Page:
Sunday, February 05, 2012

Samaria in a sewage stalemate

SHARON UDASIN The Jerusalem Post

All but one of 22 Palestinian villages refuse connection to sewage line,
Environmental Protection Ministry says.

Swirling in the strikingly green valley below the southern Samaria community
of Nofim is a rambling stream amid grass and trees – filled with dangerous
quantities of sewage.

A subterranean sewage pipe connects to the underbellies of four of the five
surrounding settlements – Nofim, Yakir, Etz Ephraim and Sha’arei Tikva – and
will within a few months also connect to that of Ma’aleh Shomron, bringing
all of the effluent to a treatment facility in Eliyahu. Despite Israeli offers to connect the 22 surrounding Palestinian villages to
the same pipe, all but one of them refused the proposal, Environmental
Protection Ministry and Shomron Regional Council officials explained during
an exclusive tour of the area on Thursday.

Instead, their sewage flows into the aquifer below and ends up directly in
the stream, according to the officials.

“That’s a testament to the fact that we are doing everything we can to
prevent pollution in Judea and Samaria, but nevertheless, the Palestinians
refuse to cooperate,” Environmental Protection Minister Gilad Erdan told The
Jerusalem Post during the tour.

Although planned about 15 years ago, the pipeline was only constructed about
eight years ago, and a decade ago sewage from the settlements as well flowed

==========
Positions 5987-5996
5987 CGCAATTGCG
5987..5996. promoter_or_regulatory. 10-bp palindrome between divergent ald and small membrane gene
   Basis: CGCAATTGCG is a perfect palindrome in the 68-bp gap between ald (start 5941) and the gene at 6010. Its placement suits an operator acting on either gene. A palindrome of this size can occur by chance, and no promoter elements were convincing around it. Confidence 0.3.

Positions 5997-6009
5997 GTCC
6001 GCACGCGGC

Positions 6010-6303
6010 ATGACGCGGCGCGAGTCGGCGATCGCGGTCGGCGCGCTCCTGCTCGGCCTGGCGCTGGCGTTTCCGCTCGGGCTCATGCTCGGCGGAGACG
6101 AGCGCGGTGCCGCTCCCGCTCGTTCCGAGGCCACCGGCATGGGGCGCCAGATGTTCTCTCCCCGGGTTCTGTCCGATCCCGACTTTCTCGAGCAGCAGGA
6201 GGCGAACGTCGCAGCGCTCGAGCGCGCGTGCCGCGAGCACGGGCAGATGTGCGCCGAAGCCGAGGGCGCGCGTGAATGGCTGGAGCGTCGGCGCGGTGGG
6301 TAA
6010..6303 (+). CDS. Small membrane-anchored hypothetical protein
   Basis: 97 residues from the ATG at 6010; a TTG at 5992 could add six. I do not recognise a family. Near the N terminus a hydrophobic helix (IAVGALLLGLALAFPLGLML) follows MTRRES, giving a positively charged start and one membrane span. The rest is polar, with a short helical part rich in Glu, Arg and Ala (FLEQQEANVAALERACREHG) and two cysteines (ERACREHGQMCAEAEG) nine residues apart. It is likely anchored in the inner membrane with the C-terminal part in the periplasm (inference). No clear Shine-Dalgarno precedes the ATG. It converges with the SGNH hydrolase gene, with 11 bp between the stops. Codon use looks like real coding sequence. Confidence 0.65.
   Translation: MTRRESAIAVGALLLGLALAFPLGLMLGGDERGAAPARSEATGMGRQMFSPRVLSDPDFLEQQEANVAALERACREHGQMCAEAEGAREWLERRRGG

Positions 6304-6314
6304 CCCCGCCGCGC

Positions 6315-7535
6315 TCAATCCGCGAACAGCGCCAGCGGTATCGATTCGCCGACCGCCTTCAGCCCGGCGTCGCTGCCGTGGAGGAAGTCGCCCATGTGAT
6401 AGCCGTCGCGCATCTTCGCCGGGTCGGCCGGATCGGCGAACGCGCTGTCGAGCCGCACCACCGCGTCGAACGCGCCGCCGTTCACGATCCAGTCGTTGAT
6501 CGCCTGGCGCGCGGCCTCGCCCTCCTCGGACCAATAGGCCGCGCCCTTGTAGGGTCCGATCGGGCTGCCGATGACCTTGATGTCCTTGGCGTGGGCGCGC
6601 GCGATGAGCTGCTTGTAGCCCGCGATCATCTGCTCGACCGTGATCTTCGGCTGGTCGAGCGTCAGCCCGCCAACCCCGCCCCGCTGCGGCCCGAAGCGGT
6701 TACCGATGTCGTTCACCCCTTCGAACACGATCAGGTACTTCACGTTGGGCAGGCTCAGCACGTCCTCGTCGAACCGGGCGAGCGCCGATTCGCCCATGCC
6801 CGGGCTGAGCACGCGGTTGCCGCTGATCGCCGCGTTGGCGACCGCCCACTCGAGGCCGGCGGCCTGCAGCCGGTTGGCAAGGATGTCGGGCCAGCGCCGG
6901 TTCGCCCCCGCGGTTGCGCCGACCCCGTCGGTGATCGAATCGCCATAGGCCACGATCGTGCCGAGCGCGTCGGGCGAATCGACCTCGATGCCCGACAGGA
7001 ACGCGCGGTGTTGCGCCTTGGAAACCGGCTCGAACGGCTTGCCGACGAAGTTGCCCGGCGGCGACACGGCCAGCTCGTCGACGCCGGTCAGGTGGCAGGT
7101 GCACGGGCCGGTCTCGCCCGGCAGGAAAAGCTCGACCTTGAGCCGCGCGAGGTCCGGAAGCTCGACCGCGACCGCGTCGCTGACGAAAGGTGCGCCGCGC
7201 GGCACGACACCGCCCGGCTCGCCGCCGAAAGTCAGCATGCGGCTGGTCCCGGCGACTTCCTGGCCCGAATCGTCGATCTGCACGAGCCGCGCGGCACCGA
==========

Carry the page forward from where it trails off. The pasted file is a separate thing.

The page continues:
directly into the stream, according to Shomron Environmental Association
director Itzik Meir.

Erdan expressed hope that donor countries would agree to only continue
giving the villages financial support if they agree to connect to the sewage
pipeline. Meanwhile, he also said he hoped that the relationship between the
local Palestinian and Israeli communities would improve, though he certainly
has doubts about this matter.

“Hopefully I will be surprised,” he said.

“It’s important for me to reveal whether they’re making political use of
water,” Erdan said. “Or maybe it’s a problem of misunderstanding – but that
is hard for me to believe.”

Another Environment Ministry official was slightly more optimistic,
explaining that one of the 22 villages had, in fact, recently agreed to hook
up to the sewage pipe, a deal that would be finalized in a few weeks time.
The official said he could not reveal the name of the village at this point.

Yet a third official told the Post he suspected that the local Palestinian
governments were unwilling to connect their villages due to “political
reasons” – simply “because they don’t want to recognize Israel as a presence
in the area.”

The Palestinian Water Authority could not be reached by press time.

IMRA - Independent Media Review and Analysis

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